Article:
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BLOG | Obamacare, fair housing and a little jiggery-pokery

(Image from Supreme Court website)

Three cheers for SCOTUS! The marriage equality decision almost overshadowed two other important decisions, as the Supreme Court of the United States again upheld Obamacare, and also issued a tremendously important fair housing decision that could have specific application to Twin Cities housing policies. Continue Reading →

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Tobacco marketing targeted Blacks with ‘devastating effects’

Black media now seeks inclusion in tobacco settlement 
News Analysis

By George E. Curry

Contributing Writer


The National Association of Newspaper Publishers (NNPA) and the National Association of Black Owned Broadcasters (NABOB), two industry trade associations whose members reach more than 95 percent of African Americans, filed a friend-of-the-court brief objecting to the exclusion of all Black media companies in a proposed settlement that requires the tobacco industry to run ads and TV commercials to correct their misleading assertions about the harmful effects of smoking. The amicus brief was filed last Friday in federal court in Washington, D.C. U.S. District Court Judge Gladys Kessler is expected to review the proposed agreement Wednesday and consider the merits of the brief filed by NNPA and NABOB. An agreement was reached January 9 between the U.S. Justice Department, the Tobacco-Free Kids Action Fund, and the four major tobacco manufacturers — Altria, R.J. Reynolds Tobacco, Lorillard and Philip Morris USA — on what “corrective statements” the tobacco industry should be forced to make in “corrective statements.” These ads would address the falsehoods the manufacturers have disseminated about the harmful effects of smoking, the addictiveness of smoking, the dangers of second-hand smoke, and claims that low-tar and light cigarettes are healthier than regular cigarettes. The Justice Department sued the tobacco companies in 1999, charging that they violated the Racketeer Influenced and Corrupt Organizations Act (RICO). Judge Kessler found them guilty in 2006. Continue Reading →

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March on Washington revisited








By Marc H. Morial

Guest Commentator


“Almost 50 years ago, I gave a little blood on that bridge in Selma, Alabama for the right to vote. I am not going to stand by and let the Supreme Court take the right to vote away from us.” — Representative John Lewis at the 50th anniversary March on Washington


Last weekend tens of thousands of citizens from around the country converged at the foot of the Lincoln Memorial to commemorate the 50th anniversary of the 1963 March on Washington and to dedicate themselves to a continuation of the fight for jobs, voting rights and a host of other challenges that are having a disproportionate impact on African Americans and other communities of color. Just as 50 years ago the National Urban League was on the front lines of last week’s March activities, I had the honor of addressing the multitude from the same location that Dr. King and Whitney Young did during the 1963 March. Approximately 5000 Urban Leaguers and friends marched with us to the Lincoln Memorial in a pre-march rally. We came in full force. Continue Reading →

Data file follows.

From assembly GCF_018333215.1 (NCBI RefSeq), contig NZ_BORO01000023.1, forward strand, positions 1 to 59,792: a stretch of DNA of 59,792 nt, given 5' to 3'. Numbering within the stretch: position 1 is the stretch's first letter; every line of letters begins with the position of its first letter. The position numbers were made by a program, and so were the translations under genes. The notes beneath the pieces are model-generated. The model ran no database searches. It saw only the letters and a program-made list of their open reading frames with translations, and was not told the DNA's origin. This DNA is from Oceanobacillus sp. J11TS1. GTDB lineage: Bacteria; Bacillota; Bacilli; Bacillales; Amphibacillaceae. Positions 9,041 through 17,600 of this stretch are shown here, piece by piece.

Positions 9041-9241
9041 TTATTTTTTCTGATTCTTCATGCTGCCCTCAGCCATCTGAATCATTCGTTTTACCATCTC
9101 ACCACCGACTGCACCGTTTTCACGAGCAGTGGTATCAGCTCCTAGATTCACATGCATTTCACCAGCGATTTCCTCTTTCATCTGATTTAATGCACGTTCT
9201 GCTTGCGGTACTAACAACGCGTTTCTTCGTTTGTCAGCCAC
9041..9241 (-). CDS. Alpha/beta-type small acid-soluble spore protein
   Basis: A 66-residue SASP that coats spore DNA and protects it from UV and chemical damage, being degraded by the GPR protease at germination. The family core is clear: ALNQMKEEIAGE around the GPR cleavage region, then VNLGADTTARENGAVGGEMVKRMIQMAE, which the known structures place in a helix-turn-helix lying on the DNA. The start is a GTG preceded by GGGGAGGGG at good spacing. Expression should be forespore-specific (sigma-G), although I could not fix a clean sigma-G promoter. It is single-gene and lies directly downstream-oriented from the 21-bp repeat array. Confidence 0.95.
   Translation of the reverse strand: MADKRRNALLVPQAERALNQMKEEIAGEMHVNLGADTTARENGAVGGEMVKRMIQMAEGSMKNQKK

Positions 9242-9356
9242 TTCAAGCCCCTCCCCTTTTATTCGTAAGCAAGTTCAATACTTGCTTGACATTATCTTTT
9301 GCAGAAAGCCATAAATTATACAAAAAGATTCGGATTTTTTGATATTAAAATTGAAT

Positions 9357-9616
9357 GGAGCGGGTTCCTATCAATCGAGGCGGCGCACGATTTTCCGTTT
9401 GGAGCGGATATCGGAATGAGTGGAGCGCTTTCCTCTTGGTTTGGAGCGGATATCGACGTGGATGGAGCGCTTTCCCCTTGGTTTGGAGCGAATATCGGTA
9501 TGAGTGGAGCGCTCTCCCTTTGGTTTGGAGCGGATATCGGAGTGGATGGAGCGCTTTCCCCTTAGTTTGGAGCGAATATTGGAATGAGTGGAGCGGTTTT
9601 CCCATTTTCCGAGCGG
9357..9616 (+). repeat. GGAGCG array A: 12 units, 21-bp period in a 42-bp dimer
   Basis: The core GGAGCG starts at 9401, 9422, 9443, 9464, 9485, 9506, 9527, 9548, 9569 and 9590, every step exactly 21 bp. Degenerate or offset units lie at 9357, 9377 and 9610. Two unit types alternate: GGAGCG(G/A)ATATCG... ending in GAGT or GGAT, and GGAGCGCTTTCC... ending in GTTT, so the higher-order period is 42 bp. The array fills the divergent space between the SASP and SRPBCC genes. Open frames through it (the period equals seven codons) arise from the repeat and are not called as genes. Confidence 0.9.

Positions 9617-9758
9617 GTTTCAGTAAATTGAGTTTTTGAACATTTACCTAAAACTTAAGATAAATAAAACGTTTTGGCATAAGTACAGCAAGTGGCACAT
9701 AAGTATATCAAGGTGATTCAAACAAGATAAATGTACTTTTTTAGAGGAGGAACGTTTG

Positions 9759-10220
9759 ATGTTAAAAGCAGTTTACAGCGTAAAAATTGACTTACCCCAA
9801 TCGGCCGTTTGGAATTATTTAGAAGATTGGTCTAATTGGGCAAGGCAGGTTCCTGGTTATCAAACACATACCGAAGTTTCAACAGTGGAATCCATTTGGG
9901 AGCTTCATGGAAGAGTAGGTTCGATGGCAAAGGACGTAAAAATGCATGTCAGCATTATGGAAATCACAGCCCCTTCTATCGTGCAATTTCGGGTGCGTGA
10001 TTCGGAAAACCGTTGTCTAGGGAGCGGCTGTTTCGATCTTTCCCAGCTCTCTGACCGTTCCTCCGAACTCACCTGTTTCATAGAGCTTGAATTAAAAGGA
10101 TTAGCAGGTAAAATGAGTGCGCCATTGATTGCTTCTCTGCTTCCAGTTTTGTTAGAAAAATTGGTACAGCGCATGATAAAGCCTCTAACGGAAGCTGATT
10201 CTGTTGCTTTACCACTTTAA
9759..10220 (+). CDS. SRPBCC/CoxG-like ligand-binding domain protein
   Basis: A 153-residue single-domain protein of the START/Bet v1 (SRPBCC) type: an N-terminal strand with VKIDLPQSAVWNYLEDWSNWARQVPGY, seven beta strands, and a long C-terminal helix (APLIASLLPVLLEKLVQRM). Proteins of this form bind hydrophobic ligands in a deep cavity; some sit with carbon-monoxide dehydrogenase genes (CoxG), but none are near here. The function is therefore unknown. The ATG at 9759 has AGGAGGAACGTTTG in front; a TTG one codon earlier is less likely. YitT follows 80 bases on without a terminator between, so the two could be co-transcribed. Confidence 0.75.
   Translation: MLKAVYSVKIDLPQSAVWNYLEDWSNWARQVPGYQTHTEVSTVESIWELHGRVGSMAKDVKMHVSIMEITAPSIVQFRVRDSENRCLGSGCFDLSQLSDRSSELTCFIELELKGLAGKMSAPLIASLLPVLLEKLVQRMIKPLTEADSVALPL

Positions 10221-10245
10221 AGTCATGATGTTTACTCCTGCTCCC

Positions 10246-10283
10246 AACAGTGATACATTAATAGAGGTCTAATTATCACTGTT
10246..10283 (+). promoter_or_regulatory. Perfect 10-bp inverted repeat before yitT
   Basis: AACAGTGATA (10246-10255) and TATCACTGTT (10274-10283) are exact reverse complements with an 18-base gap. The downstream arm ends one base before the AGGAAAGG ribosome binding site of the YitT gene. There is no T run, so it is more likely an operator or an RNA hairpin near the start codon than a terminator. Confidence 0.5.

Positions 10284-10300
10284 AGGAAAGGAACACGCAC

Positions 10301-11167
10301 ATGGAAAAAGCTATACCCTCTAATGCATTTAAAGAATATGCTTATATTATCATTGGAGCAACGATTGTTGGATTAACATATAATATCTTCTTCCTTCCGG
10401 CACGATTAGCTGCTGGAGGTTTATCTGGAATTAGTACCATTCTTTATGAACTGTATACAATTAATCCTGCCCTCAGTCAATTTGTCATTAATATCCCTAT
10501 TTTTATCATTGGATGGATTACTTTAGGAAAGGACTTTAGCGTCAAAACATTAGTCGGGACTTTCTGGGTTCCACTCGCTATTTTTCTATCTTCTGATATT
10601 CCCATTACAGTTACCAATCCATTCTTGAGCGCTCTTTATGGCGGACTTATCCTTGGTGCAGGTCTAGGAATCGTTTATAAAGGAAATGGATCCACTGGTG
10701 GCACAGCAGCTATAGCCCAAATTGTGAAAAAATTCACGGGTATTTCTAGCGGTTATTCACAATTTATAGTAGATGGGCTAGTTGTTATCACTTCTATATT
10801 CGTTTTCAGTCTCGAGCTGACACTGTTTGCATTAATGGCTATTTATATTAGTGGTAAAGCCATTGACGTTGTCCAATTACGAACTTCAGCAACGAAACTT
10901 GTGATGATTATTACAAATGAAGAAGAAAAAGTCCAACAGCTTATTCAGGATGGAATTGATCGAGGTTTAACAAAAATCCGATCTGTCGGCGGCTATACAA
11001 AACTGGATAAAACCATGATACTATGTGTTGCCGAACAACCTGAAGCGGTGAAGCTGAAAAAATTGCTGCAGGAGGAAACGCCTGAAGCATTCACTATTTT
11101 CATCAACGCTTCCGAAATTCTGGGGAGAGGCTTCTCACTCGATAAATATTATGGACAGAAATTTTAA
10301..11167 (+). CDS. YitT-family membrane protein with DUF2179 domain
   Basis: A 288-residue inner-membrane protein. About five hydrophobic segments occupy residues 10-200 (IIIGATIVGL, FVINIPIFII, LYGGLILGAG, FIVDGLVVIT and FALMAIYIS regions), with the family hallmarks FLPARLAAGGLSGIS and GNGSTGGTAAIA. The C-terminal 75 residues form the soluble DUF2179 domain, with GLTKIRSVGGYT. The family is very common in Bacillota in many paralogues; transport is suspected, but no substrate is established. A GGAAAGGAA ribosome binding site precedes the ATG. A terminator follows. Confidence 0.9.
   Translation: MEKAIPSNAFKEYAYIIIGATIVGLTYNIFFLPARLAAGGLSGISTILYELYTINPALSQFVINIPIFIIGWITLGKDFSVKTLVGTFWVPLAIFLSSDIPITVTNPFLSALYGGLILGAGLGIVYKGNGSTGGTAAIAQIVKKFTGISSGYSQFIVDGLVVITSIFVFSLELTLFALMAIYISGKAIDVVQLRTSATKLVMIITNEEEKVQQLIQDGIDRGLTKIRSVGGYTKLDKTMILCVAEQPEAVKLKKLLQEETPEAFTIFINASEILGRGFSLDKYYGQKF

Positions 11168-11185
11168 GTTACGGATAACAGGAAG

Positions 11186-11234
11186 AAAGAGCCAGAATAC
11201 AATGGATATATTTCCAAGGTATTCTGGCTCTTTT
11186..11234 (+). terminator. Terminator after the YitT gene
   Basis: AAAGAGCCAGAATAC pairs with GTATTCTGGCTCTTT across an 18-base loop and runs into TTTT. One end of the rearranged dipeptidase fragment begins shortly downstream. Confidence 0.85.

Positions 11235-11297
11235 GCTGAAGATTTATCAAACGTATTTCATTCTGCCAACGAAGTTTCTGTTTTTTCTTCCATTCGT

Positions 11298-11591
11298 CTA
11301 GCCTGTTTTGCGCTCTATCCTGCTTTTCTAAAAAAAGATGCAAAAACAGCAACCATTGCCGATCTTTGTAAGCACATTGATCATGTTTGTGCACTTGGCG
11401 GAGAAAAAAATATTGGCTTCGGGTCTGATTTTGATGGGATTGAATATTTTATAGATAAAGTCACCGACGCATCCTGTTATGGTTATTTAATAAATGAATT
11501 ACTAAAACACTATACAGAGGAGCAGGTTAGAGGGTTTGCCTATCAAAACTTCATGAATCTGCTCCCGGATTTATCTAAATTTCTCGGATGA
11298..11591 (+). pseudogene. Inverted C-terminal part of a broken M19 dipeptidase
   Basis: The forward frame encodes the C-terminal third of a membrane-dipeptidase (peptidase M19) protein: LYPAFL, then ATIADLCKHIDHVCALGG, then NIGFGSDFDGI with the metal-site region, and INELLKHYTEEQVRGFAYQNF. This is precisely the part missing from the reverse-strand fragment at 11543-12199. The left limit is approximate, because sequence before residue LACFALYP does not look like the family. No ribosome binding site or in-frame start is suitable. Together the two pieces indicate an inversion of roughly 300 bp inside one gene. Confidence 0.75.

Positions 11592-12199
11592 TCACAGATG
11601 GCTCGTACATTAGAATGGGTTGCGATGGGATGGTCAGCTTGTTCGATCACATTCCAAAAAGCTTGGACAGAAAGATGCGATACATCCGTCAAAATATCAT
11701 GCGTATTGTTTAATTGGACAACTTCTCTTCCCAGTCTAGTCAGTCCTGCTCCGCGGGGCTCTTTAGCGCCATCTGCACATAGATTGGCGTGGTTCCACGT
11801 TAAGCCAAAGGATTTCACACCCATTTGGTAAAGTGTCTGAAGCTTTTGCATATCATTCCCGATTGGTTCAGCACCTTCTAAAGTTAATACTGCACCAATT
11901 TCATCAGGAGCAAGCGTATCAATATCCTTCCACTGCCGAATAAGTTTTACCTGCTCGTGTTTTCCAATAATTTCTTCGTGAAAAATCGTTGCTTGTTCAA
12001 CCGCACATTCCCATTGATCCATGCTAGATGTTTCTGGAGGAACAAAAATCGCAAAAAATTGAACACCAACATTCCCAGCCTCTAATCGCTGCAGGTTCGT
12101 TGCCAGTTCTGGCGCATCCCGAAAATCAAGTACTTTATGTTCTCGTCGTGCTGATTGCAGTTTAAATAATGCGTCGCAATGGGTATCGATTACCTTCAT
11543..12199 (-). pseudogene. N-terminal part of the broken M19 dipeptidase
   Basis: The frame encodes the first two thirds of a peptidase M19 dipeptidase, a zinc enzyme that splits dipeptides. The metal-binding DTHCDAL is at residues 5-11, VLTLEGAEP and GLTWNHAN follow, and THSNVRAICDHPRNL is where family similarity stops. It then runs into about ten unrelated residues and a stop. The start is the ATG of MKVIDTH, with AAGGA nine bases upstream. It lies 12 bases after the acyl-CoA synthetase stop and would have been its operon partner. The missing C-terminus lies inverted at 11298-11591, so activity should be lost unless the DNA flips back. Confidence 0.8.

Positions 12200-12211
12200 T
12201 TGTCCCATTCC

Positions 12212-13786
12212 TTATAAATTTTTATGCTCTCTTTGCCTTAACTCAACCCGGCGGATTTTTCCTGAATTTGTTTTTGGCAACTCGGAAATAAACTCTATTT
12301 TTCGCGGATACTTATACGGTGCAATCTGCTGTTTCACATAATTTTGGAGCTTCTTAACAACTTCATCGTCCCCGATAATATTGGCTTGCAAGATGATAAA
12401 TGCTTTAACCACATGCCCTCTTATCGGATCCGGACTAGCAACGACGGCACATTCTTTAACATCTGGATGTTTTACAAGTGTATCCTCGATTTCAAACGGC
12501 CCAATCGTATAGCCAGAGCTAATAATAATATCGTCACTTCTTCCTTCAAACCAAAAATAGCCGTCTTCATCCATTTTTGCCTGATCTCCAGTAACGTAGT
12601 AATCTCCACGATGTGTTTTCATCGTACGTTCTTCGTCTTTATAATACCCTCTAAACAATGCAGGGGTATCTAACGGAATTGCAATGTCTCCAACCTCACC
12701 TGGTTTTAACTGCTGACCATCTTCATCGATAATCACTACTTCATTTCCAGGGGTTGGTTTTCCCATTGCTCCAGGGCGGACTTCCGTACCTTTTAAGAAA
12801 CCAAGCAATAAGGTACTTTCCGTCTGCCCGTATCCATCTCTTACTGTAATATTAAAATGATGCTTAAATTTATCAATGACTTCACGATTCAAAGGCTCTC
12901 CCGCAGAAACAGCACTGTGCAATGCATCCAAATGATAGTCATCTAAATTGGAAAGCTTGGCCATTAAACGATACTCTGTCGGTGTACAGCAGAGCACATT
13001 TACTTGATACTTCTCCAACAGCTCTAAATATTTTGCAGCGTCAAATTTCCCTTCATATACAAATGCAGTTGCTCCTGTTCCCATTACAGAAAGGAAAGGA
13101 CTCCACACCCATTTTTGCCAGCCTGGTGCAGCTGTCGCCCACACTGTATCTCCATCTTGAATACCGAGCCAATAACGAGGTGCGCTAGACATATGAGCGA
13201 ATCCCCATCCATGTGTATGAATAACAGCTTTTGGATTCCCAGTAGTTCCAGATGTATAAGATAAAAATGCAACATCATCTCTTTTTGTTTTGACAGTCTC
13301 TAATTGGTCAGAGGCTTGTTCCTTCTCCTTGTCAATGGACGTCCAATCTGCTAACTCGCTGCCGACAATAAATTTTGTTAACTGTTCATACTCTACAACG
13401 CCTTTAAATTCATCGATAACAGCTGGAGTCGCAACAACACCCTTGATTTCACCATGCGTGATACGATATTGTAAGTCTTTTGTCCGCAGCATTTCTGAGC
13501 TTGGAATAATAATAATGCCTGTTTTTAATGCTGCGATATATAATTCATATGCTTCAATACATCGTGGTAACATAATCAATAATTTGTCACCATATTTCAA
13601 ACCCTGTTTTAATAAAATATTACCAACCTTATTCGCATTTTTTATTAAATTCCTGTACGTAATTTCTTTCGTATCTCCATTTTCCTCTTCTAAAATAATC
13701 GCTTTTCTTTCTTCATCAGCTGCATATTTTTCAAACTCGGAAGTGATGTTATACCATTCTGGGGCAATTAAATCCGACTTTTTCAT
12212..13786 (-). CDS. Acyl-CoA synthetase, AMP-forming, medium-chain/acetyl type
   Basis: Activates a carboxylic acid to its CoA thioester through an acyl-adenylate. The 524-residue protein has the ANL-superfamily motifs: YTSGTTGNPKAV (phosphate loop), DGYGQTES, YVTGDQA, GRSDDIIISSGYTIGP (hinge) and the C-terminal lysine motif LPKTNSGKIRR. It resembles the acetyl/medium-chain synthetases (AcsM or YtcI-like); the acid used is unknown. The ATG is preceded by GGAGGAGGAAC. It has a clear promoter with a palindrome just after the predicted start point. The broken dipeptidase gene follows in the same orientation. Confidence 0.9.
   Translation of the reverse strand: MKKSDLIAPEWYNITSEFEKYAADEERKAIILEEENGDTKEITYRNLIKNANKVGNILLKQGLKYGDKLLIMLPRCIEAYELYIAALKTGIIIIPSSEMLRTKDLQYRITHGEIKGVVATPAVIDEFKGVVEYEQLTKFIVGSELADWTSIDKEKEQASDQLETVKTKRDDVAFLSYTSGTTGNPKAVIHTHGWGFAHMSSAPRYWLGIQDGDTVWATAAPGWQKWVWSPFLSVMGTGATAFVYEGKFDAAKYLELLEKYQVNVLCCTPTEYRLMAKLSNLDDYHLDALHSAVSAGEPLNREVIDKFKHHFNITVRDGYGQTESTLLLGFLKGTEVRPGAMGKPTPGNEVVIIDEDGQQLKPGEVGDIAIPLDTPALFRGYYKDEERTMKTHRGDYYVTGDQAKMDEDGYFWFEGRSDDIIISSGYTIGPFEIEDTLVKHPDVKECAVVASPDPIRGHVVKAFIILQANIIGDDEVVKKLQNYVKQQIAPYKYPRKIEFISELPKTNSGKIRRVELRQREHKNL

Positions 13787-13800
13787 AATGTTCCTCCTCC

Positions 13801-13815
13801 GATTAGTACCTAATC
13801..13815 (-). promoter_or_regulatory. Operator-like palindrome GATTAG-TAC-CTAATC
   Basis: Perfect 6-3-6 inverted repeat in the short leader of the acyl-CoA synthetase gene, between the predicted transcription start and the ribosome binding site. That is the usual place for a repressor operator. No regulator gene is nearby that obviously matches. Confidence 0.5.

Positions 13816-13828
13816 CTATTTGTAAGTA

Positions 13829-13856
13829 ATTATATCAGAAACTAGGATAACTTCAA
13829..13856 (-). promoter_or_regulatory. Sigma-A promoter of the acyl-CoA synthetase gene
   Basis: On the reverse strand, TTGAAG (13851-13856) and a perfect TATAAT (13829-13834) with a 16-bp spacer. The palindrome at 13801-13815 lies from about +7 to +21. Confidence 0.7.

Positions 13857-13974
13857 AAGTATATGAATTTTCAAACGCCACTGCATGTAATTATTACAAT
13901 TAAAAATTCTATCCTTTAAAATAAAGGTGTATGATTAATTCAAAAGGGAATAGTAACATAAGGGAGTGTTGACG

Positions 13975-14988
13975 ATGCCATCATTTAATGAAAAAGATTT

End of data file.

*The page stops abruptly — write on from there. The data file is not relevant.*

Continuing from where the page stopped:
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Hearye, Hearye, Justice Scalia — voting is a right




By Marc Morial

Guest Commentator


No voting qualification or prerequisite to voting, or standard, practice or procedure shall be imposed or applied by any State or political subdivision to deny or abridge the right of any citizen of the United States to vote on account of race or color. — Voting Rights Act of 1965

Last month during Supreme Court oral arguments in Shelby County v. Holder, Justice Antonin Scalia called a key part of the Voting Rights Act — Section Five — a “racial entitlement.” Section Five requires that the Justice Department or a federal court “pre-clear” any changes made to voting procedures by covered jurisdictions to ensure they do not “deny or abridge the right to vote on account of race or color.”

This act was established to fix a broken system, and it remains relevant today. As long as blatant voter-suppression measures like Voter ID laws and district gerrymandering are being used to keep certain groups from the polls, the Voting Rights Act — in its entirety — remains necessary. And to clear up any confusion that Justice Scalia or anyone who found merit in his argument has, let’s be clear: Voting “rights” are indeed that — a right guaranteed to every citizen of the United States. They are not a special privilege. Continue Reading →

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Blacks have a different agenda from Whites on gun control

Let me state what’s important to African Americans on the gun issue. White Americans who have invented the Black boogieman will never give up their guns that they feel will protect them from the American Black uprising, which has always been a myth, because all we have tried to do is stay alive in America. I will say yes, it’s true, our people have always stood up against injustice. We’ve always fought for freedom, justice and equality. But White Americans are trying to change the issue to mental health. Continue Reading →

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